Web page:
household & structural

 

Mud Daubers

Timothy J. Gibb, Extension Entomologist


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A number of different solitary wasps reside in or around homes, yards, and gardens. Because of their frequent associations with humans, these insects often evoke a great deal of anxiety. However, solitary wasps very rarely sting, and then only if mishandled. Unlike their social relatives, paper wasps, hornets, and yellowjackets (see Purdue Extension Publication E-44-W, "Social Bees and Wasps" ), these solitary forms do not defend their nest or burrow, thus seldom sting people.

Sometimes it is difficult to know if a wasp is social or solitary, because some solitary forms nest in aggregations. Generally, however, they can be distinguished by looking closely at the nest or burrow. Truly social wasps exist in large colonies associated with an elaborate nest, thus many individuals will be active at the nest entrance. In comparison, solitary wasps are not associated with a large nest. Typically there is only one individual in each nest or burrow.


Mud dauber. (<em>Photo Credit: J. Obermeyer</em>)

Mud dauber. (Photo Credit: J. Obermeyer)


If the nest is constructed of mud, this is one of several species of mud dauber. Mud daubers are solitary wasps that construct small nests of mud on the sides of buildings, rafters of open structures, bridges and similar sites. These wasps are long and slender with a prominent thread-like waist.

There are three different wasps known as mud daubers in Indiana. The black and yellow species builds a series of cylindrical mud cells, which are eventually plastered over with mud to form a smooth mud nest about the size of a fist. The organ-pipe mud dauber is a more robust, black species that builds the characteristic pipe organ tubes on the sides of smooth surfaces, such as, walls and bridges. The third species is a beautiful metallic-blue to blackish wasp with blue wings. This one does not build its own mud nest but instead uses the abandoned nests of the black and yellow mud dauber.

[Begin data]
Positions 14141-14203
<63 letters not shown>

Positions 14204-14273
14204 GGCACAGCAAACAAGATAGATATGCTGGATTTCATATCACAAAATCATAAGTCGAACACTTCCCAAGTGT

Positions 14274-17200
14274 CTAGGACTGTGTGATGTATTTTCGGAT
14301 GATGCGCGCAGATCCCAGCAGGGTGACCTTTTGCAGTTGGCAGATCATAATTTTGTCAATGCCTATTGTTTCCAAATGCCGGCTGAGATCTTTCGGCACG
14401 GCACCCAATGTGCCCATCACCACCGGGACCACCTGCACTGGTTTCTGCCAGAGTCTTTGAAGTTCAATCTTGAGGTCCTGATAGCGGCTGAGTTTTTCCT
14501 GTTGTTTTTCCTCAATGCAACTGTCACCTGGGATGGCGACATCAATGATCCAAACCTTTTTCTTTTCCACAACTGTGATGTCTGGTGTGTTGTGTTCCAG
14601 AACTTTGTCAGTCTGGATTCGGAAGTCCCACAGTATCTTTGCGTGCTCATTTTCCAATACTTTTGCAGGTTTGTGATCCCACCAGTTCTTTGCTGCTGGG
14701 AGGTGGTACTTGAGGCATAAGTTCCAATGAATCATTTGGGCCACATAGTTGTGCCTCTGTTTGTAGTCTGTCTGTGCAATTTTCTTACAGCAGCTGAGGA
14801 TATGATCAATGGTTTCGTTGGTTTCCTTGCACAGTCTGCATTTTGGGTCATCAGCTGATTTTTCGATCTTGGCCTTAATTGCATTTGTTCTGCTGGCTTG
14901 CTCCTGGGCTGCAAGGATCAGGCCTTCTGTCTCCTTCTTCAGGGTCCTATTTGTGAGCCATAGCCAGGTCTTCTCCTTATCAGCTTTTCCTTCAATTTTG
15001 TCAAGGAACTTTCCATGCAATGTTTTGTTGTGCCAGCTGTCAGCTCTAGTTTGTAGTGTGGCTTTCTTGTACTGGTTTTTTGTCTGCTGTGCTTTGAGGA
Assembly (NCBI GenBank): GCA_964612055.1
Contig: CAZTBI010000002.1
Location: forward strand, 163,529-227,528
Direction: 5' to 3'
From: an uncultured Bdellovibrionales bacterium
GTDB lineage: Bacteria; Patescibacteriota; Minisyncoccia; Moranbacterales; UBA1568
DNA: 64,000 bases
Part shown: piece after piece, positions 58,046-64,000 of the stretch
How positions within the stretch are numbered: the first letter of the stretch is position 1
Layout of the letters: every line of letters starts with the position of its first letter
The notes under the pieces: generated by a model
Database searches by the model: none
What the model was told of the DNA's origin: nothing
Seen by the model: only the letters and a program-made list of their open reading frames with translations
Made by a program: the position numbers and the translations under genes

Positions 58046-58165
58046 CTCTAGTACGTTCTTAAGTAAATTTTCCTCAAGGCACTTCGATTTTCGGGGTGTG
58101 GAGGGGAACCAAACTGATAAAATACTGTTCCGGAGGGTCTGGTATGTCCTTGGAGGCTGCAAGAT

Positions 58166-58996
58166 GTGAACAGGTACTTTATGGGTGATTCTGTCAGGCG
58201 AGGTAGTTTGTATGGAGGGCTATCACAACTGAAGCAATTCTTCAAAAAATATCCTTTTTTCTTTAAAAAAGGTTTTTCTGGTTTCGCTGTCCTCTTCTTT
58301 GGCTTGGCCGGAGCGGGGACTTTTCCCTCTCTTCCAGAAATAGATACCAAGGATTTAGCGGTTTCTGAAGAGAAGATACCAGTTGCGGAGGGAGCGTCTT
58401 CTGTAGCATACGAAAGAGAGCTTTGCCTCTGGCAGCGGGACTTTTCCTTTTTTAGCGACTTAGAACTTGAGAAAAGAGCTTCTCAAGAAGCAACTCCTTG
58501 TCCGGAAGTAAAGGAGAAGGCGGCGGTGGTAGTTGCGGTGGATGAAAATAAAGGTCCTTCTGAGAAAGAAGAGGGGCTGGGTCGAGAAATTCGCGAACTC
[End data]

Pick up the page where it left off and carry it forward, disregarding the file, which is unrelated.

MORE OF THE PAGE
The nest is often built on the flat surfaces of roof overhangs, eaves, and the undersides of wood and rocks. Each cell within a tube is filled with paralyzed spiders and a single wasp egg. When the egg hatches it feeds on the provisions (paralyzed spiders) already in the nest. Larvae complete feeding and spin a modified cocoon but do not pupae until the following spring.

These wasps do not aggressively defend their nests, as do yellow jackets and other more social wasps, however, they can sting if provoked. When they nest away from where humans live or work, they can actually be considered beneficial. In these cases, controls are not needed.

Should the wasps become a nuisance in areas where people live, they can be treated with a wasp and hornet aerosol spray, after which the nest can be scraped away with a putty knife and disposed of to prevent the emergence of mud daubers the following year.

For more information refer to E-63-W "Solitary Bees and Wasps: Carpenter Bee, Cicada Killer and Mud Daubers" .


Mud tubes made by organ-pipe mud dauber wasps (<em>Photo Credit: J. Obermeyer</em>).

Mud tubes made by organ-pipe mud dauber wasps.


Species Information


Sceliphron caementarium (Drury) - a black and yellow mud dauber
Trypargilum politum (Say) - a black mud dauber that builds a pipe-organ structure
Chalybion zimmermani Dahlbom - a metallic-blue species that appropriates the nest of other mud daubers


READ AND FOLLOW ALL LABEL INSTRUCTIONS. THIS INCLUDES DIRECTIONS FOR USE, PRECAUTIONARY STATEMENTS (HAZARDS TO HUMANS, DOMESTIC ANIMALS, AND ENDANGERED SPECIES), ENVIRONMENTAL HAZARDS, RATES OF APPLICATION, NUMBER OF APPLICATIONS, REENTRY INTERVALS, HARVEST RESTRICTIONS, STORAGE AND DISPOSAL, AND ANY SPECIFIC WARNINGS AND/OR PRECAUTIONS FOR SAFE HANDLING OF THE PESTICIDE.

March 2018


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This work is supported in part by Extension Implementation Grant 2017-70006-27140/ IND011460G4-1013877 from the USDA National Institute of Food and Agriculture.


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